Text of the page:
• Benjamin Discovery
  • Crosman
  • The $100 PCP
  • The bottom line
  • The legal silencer from AirForce
  • Air Venturi
  • Lloyd Sikes
  • This blog!
  • We are waiting for:

Reader William Schooley mentioned today’s topic in a comment last week. We were talking about how many airguns needed to be sold for a company to take a customer’s recommendation seriously. Here is what he said.

“I may be way over my head on this, but isn’t this just the type of situation which creates niche markets and micromarketing? It seems to me that where a small but specific group wants a product that’s not being addressed by other larger firms, smaller more specialized companies will develop products to fill the niche. What is your historical take on niche or micromarketing in the air gun community?”

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Hatsan Hercules QE .45 caliber big bore air rifle: Part 1

by Tom Gaylord
Writing as B.B. Pelletier

Hatsan Hercules 45
Hatsan Hercules QE .45 caliber big bore rifle.

This report covers:

  • Big gun!
  • Description
  • .45 bullets and “pellets”
  • 1000 cc reservoir capacity
  • Onboard air gauge
  • 250 bar fill
  • Adjustable stock
  • Adjustable trigger
  • Barrel
  • Sights
  • I shot the Hercules
  • Sound
  • Evaluation

Big gun!

I’m starting a report on the Hatsan Hercules QE .45 big bore air rifle. First let me observe that this rifle is BIG. And I mean big in all ways. It’s 48.4 inches long and weighs 13 pounds before a scope is attached. I was surprised by that number, so I put it on a balance beam scale, and the rifle I am testing came to exactly 13 lbs.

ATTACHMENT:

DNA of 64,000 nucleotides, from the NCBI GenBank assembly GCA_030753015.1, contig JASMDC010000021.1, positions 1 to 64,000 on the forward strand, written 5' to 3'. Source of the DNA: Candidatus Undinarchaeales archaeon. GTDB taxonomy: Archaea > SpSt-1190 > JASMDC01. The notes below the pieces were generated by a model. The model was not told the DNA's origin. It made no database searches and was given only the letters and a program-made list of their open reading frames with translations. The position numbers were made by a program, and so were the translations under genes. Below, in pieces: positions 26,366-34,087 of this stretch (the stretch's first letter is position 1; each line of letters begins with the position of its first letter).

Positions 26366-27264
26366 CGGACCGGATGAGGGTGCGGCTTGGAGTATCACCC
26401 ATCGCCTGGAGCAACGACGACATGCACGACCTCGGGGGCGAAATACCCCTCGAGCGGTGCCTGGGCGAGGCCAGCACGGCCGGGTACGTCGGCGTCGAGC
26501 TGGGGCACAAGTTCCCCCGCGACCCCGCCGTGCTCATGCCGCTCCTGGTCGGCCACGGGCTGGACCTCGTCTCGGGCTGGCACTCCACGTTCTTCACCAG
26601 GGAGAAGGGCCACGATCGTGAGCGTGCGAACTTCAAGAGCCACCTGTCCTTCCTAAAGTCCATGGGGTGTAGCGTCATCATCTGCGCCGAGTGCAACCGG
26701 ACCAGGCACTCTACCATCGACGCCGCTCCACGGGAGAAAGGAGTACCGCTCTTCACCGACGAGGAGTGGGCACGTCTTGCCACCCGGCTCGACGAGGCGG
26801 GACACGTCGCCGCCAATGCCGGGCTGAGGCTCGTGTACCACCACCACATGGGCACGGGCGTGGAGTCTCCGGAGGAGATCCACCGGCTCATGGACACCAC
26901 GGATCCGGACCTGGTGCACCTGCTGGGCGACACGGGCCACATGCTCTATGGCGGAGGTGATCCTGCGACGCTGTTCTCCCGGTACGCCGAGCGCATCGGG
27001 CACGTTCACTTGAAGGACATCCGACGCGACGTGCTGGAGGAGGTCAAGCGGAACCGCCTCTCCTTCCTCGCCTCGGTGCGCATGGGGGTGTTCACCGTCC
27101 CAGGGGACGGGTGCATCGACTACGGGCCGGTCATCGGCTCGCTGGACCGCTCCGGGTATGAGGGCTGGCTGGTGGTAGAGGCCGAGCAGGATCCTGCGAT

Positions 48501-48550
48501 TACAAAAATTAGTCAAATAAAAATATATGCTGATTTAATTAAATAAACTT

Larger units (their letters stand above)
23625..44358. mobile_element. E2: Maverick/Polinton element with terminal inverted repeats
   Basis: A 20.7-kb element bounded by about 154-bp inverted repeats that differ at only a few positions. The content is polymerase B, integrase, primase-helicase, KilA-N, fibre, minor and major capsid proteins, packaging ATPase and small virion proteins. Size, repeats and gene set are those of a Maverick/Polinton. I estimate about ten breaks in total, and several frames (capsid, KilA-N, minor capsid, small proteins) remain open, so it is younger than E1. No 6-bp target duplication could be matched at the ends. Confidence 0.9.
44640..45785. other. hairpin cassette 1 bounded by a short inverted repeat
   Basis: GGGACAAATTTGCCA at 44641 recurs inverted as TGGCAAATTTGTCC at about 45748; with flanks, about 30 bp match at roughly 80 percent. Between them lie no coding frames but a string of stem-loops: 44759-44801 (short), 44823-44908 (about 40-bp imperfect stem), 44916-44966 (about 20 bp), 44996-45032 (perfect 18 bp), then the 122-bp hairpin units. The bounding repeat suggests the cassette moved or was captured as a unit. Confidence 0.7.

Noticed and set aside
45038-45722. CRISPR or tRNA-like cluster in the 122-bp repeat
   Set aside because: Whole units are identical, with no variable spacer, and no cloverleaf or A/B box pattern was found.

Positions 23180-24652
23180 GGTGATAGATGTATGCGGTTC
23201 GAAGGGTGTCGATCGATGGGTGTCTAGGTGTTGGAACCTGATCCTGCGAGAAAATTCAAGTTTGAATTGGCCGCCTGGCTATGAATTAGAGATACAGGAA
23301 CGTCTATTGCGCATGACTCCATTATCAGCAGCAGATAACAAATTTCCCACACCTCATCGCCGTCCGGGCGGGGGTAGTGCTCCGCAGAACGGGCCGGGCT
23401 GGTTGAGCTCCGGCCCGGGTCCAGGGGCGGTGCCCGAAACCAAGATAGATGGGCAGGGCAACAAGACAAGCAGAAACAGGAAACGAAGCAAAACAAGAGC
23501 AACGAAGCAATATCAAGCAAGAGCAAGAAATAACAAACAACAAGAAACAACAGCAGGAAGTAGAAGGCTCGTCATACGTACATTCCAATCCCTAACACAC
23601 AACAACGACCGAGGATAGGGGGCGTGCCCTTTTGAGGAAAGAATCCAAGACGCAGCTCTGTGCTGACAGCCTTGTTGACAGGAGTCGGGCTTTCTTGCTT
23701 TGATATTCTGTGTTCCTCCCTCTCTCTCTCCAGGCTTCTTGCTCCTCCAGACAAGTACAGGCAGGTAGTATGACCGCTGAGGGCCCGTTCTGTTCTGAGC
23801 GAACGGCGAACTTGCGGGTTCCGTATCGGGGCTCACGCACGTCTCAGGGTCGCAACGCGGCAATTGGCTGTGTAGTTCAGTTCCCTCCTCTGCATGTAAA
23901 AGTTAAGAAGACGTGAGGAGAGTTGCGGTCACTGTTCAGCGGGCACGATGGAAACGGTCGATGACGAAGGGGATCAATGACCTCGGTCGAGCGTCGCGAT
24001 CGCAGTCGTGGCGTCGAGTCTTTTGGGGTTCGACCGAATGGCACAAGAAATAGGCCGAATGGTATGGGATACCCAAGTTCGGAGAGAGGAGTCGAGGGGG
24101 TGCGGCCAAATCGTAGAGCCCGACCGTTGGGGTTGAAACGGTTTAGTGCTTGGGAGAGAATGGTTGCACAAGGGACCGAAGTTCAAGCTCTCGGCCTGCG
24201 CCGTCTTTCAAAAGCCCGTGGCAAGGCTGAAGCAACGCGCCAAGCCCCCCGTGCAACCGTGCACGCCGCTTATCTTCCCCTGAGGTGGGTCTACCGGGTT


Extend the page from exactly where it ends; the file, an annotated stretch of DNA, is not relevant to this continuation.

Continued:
The Hercules rifles come in the following calibers: .22, .25, .30, .357 and .45. Some of the specifications like magazine capacity differ by caliber (the .22 magazine holds 14 pellets), but the length and weight remain the same throughout the range.

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The Hatsan Sortie PCP pistol: Part 5

by Tom Gaylord
Writing as B.B. Pelletier

Hatsan Sortie
Hatsan Sortie semiautomatic pistol.

Part 1
Part 2
Part 3
Part 4

This report covers:

  • Shooting with a scope
  • Sight-in
  • The test
  • RWS Superdomes
  • H&N Field Target Trophy with 5.53mm head
  • H&N Sniper Light
  • Last pellet — Baracuda with 5.50mm head
  • Summary and evaluation

Today we see how accurate the new Hatsan Sortie pistol is at 25 yards. Remember, this is a true semiautomatic .22-caliber air pistol that looks ideal for hunting.

Shooting with a scope